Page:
Vatican protests new Italian anti-discrimination laws
VATICAN CITY - In an unprecedented move, the Holy See has lodged a formal diplomatic protest against new laws proposed in Italy to fight homophobia and transphobia, arguing that they violate Catholics’ “freedom of thought.”
The Vatican, through the diplomatic channels of the Secretariat of State, has asked the Italian government to modify the bill against homophobia, currently being examined by the Senate Judiciary Committee, after approval in the Chamber of Deputies by 265 votes in favour and 193 against.
The draft law, known as DDL Zan (the disegno di legge first put forward by PD Deputy Alessandro Zan), proposes prison terms or community service of up to four years for people convicted of discrimination towards people of the LGBT+ community.
On June 17, reports Corriere Della Sera, Paul Richard Gallagher, Secretary for Relations with States, (essentially the Vatican’s foreign minister), wrote a verbal statement of protest, undoubtedly approved by Pope Francis, to the Italian embassy in the Holy See concerning DDL Zan.
Italy and the Vatican have clashed several times before, in particular in regards to Italy’s legislation on divorce in 1974 and abortion in 1981.
In terms of DDL Zan, the Vatican have argued that “some of the current contents of the legislative proposal under consideration in the Senate reduce the freedom granted to the Catholic Church by article 2, paragraphs 1 and 3 of the revision agreement of the Concordat.”
The Vatican believe that this new proposed law would violate the Concordat, the treaty regulating relations between the Catholic Church and the Italian state.
The Secretariat of State recalled two points from the Concordat, the first being that “Italy recognises the Catholic Church’s full freedom to carry out its pastoral, educational and charitable mission of evangelisation and sanctification. In particular, the Church is guaranteed freedom of organisation, public worship, exercise of spiritual ministry as well as jurisdiction in ecclesiastical matters.”
The second is that “Catholics and their associations and organisations are guaranteed full freedom of assembly and manifestation of thought through word, writing and any other means of dissemination.”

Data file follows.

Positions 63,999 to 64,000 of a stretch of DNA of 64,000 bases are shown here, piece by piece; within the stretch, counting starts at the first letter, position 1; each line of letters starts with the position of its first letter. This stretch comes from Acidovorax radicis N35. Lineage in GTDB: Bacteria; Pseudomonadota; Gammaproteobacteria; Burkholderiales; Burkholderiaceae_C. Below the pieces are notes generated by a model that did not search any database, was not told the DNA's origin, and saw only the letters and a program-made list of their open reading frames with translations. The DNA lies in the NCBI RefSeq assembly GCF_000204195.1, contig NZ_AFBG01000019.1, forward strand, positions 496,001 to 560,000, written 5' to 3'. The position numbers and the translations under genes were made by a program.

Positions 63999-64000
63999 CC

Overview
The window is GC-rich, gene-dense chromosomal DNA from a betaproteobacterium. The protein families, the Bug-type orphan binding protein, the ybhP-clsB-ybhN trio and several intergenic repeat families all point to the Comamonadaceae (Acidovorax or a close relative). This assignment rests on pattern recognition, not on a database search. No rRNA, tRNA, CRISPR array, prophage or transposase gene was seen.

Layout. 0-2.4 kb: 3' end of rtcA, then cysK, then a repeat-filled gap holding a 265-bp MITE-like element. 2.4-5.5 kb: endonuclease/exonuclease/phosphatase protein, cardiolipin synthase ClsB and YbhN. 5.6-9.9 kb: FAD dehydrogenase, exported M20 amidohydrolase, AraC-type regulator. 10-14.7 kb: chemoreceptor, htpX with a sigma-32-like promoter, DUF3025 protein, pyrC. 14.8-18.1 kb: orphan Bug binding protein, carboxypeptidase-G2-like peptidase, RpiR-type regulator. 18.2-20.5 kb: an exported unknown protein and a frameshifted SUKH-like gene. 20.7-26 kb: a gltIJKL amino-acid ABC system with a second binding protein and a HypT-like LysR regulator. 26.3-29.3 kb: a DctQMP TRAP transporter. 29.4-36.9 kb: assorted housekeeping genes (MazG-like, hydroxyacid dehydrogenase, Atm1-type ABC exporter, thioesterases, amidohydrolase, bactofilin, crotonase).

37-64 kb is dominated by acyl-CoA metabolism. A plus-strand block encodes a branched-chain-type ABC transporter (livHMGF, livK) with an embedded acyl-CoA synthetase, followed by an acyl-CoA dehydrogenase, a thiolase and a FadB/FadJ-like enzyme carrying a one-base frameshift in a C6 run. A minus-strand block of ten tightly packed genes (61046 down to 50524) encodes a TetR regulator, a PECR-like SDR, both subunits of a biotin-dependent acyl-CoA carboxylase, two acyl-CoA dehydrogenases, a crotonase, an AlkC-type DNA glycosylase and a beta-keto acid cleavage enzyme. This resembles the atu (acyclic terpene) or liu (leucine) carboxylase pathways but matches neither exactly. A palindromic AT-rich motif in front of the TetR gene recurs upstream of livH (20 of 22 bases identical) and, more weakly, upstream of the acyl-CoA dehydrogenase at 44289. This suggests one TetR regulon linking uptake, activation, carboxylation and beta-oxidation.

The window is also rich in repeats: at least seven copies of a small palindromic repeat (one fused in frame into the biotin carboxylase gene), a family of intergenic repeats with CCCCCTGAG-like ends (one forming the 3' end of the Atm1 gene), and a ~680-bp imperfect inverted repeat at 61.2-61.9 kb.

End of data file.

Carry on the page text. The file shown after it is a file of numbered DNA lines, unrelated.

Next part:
Though sending a note of protest to the government like this is an unprecedented move by the Vatican, it is not unheard of that Pope Francis speaks out against the government. While serving as the Archbishop of Buenos Aires in 2010, Bergoglio clashed with the Argentinian government regarding their laws on the equivalence between marriage and homosexual unions.
On the topic of the anti-transphobia laws, Gualtiero Bassetti, President of the Episcopal Conference of Italy (CEI), has said, “a law that intends to combat discrimination cannot and must not pursue the objective with intolerance, questioning the reality of the difference between man and woman.” He added, “in recent months, several doubts have surfaced about the text of DDL Zan regarding violence and discrimination on the grounds of sexual orientation or gender identity, shared by people of different political and cultural horizons. It is necessary that such an important text grows with dialogue and is not a tool for ambiguous interpretations.”
Several members of the Church, including Bassetti, and right-wing political parties such as the League and Fratelli d’Italia have fought against this bill on the grounds that there is already a law permitting prosecution of agents of homophobic discrimination, the Mancino Law. However, many PD politicians and LGBT activists have argued that this law, signed in 1993, is outdated and not enough. It doesn’t cover any kind of sexist, transphobic or disablist discrimination.
Some have argued that the new law would violate the sacred distinction between man and woman, and would oppress Catholics' freedom of belief, but the law doesn't criminalise belief, only discriminatory action.